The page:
This paper explores the relationship between different types of multi-level governance systems and policy coherence (i.e., uniformity of goals and rules) through a study of the governance systems for water and large carnivores in Sweden. The study objects represent multi-level governance systems for contested natural resources in the same national context, though in different policy areas and with substantial differences in institutional arrangements. We define the characteristics of each governance system through an institutional analysis of official records and compare their perceived ability to promote coherence through a statistical analysis of survey data. Our empirical results both support and problematize common ideas about how different institutional features relate to policy coherence in multi-level governance. The results clearly indicate that multi-level governance systems are challenged by conflicting goals and rules, both within and across governance systems, and that the capacity to address these difficulties is generally perceived as wanting in both types of systems. The results tentatively suggest that clashes with other governance systems are more prominent in polycentric and ecologically based systems, while internal goal and rule conflicts are more prevalent in centralized and more traditionally organized systems.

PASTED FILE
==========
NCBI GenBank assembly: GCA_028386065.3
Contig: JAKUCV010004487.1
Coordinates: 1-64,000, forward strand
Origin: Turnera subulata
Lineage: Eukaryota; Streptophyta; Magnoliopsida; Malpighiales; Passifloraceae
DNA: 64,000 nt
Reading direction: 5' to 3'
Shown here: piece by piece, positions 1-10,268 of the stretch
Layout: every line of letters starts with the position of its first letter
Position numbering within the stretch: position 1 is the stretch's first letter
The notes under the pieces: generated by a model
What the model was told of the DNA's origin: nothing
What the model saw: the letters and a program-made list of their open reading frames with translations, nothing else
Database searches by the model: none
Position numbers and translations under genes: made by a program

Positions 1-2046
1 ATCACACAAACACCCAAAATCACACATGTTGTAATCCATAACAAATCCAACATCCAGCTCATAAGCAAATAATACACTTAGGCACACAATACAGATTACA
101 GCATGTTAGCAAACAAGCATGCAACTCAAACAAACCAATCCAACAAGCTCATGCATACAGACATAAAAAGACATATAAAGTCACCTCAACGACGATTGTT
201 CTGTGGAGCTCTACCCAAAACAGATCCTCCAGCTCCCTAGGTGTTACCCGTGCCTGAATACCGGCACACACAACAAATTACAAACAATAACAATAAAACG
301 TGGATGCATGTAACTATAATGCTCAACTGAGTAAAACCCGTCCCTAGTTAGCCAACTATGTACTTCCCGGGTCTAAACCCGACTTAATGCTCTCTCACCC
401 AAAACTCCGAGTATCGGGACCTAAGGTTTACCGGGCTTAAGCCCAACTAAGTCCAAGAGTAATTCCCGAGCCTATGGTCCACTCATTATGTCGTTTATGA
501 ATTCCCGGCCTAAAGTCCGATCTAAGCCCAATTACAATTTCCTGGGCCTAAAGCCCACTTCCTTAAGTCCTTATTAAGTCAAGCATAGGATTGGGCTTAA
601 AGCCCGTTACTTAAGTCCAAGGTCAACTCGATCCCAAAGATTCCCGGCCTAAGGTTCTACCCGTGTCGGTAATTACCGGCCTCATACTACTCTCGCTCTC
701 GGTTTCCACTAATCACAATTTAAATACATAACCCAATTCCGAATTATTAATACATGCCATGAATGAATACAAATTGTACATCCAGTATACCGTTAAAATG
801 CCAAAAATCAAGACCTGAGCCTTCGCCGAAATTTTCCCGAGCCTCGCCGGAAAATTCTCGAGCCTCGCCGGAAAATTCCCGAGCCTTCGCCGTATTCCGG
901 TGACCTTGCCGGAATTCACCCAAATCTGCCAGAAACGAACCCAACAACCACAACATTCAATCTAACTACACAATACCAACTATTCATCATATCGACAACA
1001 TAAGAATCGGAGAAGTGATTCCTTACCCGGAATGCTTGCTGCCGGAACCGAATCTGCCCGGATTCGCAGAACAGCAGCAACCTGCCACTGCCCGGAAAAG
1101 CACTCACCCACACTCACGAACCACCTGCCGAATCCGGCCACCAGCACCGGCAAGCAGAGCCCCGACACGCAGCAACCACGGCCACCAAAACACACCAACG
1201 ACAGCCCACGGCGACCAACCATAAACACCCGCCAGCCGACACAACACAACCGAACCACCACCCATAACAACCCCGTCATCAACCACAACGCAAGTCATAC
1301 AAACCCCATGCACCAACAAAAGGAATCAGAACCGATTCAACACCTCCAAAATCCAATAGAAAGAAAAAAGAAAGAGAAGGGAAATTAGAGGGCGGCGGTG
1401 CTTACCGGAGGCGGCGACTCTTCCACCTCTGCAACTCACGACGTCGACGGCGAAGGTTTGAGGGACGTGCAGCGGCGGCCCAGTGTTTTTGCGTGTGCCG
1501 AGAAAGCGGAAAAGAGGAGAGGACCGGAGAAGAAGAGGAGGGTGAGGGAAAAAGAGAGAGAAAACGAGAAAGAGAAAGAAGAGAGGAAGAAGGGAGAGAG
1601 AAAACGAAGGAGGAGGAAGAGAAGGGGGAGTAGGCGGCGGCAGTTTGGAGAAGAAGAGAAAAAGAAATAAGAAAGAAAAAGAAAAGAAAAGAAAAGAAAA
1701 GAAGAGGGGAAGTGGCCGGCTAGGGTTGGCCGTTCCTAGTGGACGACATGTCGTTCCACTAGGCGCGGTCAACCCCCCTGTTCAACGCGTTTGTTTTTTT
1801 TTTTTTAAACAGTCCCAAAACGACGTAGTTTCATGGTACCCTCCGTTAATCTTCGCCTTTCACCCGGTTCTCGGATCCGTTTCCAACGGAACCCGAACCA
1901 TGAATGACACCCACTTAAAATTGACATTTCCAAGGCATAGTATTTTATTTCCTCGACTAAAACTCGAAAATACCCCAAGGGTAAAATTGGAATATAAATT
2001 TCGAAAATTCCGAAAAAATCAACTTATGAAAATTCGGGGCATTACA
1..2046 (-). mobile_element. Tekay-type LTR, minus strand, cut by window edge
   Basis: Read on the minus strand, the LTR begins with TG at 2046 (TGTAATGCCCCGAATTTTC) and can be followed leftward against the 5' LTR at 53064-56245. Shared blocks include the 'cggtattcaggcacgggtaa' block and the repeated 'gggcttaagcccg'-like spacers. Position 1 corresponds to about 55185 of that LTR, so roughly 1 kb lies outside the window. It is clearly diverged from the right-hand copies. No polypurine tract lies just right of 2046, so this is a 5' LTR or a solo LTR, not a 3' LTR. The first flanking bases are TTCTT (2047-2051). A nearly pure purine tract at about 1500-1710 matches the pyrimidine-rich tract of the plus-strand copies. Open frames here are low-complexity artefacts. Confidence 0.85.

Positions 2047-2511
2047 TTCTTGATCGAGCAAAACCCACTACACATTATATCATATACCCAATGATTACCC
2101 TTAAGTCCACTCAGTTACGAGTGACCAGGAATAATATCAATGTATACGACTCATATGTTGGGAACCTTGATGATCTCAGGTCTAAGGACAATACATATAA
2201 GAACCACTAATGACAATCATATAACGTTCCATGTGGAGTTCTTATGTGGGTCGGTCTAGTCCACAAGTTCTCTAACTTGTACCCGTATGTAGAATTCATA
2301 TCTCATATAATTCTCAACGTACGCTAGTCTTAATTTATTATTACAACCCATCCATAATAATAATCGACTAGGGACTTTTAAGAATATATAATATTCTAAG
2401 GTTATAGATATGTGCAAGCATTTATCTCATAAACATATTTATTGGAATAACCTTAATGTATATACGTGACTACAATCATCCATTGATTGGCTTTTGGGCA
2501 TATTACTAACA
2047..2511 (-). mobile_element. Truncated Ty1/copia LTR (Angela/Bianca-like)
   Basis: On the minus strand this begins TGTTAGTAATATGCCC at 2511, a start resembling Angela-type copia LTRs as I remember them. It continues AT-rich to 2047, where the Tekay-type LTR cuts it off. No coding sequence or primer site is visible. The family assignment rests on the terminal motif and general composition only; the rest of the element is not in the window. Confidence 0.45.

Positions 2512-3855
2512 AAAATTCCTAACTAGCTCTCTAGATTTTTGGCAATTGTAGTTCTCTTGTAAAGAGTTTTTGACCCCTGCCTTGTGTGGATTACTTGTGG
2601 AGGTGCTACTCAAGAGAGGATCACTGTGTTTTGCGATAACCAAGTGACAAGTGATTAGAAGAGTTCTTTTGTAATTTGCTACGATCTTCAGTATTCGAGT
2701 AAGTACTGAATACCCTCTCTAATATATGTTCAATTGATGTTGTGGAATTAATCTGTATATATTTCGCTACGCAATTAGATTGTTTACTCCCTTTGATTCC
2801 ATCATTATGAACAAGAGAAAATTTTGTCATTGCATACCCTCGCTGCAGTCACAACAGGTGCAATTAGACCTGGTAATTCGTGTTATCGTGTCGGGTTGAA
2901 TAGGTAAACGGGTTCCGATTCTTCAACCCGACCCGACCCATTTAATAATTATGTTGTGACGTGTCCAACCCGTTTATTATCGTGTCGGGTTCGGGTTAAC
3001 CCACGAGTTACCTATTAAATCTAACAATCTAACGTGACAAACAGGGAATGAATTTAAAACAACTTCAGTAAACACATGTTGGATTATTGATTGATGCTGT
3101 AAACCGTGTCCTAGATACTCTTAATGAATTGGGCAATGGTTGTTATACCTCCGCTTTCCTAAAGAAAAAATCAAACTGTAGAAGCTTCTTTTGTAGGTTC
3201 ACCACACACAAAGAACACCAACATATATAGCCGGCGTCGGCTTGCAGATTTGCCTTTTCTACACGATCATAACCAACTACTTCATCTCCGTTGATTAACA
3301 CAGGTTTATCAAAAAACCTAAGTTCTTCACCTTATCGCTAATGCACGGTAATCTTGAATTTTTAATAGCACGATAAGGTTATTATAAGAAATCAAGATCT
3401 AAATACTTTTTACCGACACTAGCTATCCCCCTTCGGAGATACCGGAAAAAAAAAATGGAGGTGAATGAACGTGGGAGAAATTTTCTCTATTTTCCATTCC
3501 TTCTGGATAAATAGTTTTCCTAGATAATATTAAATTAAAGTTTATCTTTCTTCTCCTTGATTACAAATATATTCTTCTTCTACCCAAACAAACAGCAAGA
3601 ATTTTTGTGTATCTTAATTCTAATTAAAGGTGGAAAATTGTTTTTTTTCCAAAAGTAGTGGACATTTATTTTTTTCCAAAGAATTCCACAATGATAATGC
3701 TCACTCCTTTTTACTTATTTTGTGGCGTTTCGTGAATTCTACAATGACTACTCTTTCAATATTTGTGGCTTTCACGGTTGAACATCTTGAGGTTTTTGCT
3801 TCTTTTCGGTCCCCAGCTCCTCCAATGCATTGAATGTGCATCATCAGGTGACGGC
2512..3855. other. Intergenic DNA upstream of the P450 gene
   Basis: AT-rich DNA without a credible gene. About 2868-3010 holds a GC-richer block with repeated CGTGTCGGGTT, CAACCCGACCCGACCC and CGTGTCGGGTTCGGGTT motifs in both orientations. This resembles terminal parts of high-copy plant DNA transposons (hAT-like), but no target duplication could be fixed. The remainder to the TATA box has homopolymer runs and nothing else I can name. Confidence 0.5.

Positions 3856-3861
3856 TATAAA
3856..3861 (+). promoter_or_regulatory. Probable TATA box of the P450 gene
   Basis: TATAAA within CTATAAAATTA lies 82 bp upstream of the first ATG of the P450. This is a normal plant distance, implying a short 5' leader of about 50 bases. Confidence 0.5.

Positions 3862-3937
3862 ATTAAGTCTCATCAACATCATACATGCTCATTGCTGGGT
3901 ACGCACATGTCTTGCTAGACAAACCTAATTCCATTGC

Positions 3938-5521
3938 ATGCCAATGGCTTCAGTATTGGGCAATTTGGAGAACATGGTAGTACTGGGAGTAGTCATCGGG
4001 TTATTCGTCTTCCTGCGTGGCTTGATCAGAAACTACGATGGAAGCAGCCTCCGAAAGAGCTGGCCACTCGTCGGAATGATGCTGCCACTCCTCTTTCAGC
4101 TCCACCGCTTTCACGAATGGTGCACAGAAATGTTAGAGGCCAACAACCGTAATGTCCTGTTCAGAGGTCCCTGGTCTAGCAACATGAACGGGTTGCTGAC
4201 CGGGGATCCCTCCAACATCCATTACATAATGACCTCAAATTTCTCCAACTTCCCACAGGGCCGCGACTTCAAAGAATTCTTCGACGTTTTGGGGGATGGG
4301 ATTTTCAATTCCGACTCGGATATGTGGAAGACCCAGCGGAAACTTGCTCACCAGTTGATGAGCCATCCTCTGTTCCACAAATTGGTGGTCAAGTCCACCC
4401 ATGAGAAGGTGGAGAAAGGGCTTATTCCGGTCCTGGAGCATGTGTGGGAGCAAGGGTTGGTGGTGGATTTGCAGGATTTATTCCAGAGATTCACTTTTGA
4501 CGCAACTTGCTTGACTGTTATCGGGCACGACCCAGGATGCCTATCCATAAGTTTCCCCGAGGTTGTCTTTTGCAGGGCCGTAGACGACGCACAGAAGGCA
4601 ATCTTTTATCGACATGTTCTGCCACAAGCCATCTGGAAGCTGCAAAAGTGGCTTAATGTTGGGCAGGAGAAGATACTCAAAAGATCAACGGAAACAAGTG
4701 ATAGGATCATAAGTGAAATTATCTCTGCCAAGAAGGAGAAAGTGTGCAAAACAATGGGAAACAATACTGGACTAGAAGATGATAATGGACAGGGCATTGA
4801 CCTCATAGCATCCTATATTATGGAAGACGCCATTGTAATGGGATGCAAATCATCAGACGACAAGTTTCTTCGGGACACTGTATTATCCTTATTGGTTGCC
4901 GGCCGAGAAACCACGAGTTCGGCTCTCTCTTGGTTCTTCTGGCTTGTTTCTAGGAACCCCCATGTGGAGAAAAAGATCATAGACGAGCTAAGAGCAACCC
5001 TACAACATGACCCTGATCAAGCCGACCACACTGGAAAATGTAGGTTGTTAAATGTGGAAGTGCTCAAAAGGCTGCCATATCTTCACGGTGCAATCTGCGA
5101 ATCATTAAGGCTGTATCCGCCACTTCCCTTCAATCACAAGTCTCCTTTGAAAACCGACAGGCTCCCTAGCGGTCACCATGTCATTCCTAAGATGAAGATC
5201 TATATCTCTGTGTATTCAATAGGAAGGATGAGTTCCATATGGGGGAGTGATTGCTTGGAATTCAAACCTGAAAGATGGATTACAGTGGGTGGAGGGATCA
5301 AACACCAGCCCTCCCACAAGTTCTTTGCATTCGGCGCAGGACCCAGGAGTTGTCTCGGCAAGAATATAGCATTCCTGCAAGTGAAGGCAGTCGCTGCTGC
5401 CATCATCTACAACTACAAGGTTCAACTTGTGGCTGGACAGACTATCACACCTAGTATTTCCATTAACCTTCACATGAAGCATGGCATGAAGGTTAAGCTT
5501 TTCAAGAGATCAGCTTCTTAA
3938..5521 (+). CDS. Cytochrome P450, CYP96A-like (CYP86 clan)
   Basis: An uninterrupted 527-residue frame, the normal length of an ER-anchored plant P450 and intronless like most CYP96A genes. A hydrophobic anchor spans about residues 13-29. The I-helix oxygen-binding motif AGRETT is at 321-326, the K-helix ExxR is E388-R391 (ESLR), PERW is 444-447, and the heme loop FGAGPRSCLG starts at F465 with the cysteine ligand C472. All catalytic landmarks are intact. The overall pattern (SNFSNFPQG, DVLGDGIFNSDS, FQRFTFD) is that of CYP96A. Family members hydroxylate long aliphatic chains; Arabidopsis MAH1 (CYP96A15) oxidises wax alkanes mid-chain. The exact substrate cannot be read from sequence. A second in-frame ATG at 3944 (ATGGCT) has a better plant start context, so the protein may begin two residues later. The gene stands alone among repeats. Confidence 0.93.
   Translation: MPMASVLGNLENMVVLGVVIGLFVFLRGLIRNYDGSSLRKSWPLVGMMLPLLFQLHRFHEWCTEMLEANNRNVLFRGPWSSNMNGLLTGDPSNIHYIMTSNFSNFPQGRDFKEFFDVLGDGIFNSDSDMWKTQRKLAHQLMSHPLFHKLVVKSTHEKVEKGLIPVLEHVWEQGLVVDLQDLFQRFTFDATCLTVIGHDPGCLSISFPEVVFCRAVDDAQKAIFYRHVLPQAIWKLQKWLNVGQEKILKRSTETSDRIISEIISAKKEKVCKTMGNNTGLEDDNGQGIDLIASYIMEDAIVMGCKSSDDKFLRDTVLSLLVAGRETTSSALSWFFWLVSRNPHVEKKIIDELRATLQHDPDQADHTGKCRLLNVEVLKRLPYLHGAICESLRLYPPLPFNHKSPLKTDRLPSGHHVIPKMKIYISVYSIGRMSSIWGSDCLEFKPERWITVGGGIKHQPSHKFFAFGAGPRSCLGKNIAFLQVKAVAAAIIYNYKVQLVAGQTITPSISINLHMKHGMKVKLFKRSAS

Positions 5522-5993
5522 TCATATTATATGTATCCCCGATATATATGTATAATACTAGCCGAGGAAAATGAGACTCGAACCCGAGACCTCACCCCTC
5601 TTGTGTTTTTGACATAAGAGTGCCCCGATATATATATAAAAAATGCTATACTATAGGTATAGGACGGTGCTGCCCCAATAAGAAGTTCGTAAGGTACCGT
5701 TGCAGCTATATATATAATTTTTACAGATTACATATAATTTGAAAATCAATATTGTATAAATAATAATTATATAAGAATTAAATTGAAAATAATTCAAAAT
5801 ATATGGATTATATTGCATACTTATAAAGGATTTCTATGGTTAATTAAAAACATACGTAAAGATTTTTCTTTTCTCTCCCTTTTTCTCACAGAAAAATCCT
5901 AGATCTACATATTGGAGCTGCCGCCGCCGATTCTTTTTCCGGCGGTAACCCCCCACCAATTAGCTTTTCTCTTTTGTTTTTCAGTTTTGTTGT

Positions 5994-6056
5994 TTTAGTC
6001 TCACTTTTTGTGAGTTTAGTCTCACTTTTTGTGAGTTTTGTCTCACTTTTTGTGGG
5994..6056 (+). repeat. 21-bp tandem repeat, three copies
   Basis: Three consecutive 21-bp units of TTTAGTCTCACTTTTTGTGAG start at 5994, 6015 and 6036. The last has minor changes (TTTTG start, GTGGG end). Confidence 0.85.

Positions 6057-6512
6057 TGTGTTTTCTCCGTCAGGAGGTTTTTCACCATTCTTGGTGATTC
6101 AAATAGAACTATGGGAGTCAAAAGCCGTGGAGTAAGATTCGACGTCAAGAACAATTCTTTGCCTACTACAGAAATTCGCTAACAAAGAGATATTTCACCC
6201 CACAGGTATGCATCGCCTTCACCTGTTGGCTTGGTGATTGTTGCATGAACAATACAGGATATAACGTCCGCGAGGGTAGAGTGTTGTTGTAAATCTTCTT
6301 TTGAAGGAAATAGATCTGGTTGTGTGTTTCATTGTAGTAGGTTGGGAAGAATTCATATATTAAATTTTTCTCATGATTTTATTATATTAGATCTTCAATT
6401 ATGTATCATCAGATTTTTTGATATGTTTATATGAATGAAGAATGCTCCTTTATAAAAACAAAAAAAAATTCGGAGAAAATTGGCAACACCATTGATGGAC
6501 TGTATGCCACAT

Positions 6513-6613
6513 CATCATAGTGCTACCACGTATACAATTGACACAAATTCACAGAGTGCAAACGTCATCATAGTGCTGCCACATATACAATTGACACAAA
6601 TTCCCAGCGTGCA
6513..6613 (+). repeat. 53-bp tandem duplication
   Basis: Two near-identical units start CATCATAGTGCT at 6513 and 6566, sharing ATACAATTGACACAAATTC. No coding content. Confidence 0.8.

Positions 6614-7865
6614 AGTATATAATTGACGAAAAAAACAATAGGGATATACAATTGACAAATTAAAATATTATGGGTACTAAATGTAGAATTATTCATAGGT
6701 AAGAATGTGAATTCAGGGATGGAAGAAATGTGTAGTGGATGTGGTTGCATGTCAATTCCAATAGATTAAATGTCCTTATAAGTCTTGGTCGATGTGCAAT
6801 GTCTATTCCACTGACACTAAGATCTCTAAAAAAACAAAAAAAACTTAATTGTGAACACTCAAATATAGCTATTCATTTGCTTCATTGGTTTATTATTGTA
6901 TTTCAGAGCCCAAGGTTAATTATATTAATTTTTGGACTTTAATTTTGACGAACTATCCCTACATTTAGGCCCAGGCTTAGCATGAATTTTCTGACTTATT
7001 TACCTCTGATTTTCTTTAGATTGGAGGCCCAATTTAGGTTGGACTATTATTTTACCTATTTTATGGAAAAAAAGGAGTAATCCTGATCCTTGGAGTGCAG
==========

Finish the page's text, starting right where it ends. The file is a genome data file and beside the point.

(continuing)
The findings contribute to our understanding of the quandaries associated with the design of new governance systems. The study also contributes important insights into what features to focus on in attempts to mitigate the downsides of different institutional arrangements in multi-level governance systems.  

  • 5.
    Sevä, Mikael
    et al.
    Luleå University of Technology, Department of Business Administration, Technology and Social Sciences, Social Sciences.
    Sandström, Annica
    Luleå University of Technology, Department of Business Administration, Technology and Social Sciences, Social Sciences.
    Decisions at Street Level: Assessing and explaining the implementation of the European Water Framework Directive in Sweden2017In: Environmental Policy and Governance, ISSN 1756-932X, E-ISSN 1756-9338, Vol. 27, no 1, p. 74-89Article in journal (Refereed)
    Abstract [en]

    This study addresses the role of street-level bureaucrats in water management and examines what factors influence the implementation of the programme of measures that are part of the European Water Framework Directive. The impact of two factors - the bureaucrats' policy understandings and their implementation resources - on implementation is examined through a qualitative case study at sub-national level in Sweden. The results verify the critical role of these bureaucrats as only one-third make decisions, or take action, based on the programme of measures. The results further suggest that the bureaucrats' understandings of how coherent the policies are, and whom they consult in cases of uncertainty, are important. The implementing bureaucrats perceive policy as coherent and have rich networks of advice, including responsible government authorities, while the non-implementing bureaucrats experience significant policy incoherencies and have sparse advice networks. Thus, policy-makers can support implementation by adjusting policy and by improving existing, and organizing new, resources to provide these bureaucrats with guidance